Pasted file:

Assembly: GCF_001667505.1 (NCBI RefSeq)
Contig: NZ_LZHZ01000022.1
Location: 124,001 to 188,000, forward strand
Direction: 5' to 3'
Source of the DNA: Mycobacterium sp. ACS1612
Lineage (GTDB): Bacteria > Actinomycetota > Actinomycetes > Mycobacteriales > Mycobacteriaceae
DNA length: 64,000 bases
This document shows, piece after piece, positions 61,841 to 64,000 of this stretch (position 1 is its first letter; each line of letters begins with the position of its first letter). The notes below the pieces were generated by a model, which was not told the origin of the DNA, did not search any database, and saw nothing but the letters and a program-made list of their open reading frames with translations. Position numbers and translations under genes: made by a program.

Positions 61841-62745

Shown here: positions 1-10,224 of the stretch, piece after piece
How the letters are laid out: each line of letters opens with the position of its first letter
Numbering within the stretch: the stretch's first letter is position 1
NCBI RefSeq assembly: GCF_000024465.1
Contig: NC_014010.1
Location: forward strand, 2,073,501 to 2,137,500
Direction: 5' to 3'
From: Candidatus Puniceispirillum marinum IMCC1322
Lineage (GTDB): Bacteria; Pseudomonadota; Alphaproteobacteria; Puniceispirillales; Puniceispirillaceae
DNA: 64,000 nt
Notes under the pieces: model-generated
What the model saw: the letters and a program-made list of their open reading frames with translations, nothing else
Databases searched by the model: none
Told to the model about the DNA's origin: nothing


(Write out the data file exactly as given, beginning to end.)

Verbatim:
Assembly: GCF_001667505.1 (NCBI RefSeq)
Contig: NZ_LZHZ01000022.1
Location: 124,001 to 188,000, forward strand
Direction: 5' to 3'
Source of the DNA: Mycobacterium sp. ACS1612
Lineage (GTDB): Bacteria > Actinomycetota > Actinomycetes > Mycobacteriales > Mycobacteriaceae
DNA length: 64,000 bases
This document shows, piece after piece, positions 61,841 to 64,000 of this stretch (position 1 is its first letter; each line of letters begins with the position of its first letter). The notes below the pieces were generated by a model, which was not told the origin of the DNA, did not search any database, and saw nothing but the letters and a program-made list of their open reading frames with translations. Position numbers and translations under genes: made by a program.

Positions 61841-62745

Shown here: positions 1-10,224 of the stretch, piece after piece
How the letters are laid out: each line of letters opens with the position of its first letter
Numbering within the stretch: the stretch's first letter is position 1
NCBI RefSeq assembly: GCF_000024465.1
Contig: NC_014010.1
Location: forward strand, 2,073,501 to 2,137,500
Direction: 5' to 3'
From: Candidatus Puniceispirillum marinum IMCC1322
Lineage (GTDB): Bacteria; Pseudomonadota; Alphaproteobacteria; Puniceispirillales; Puniceispirillaceae
DNA: 64,000 nt
Notes under the pieces: model-generated
What the model saw: the letters and a program-made list of their open reading frames with translations, nothing else
Databases searched by the model: none
Told to the model about the DNA's origin: nothing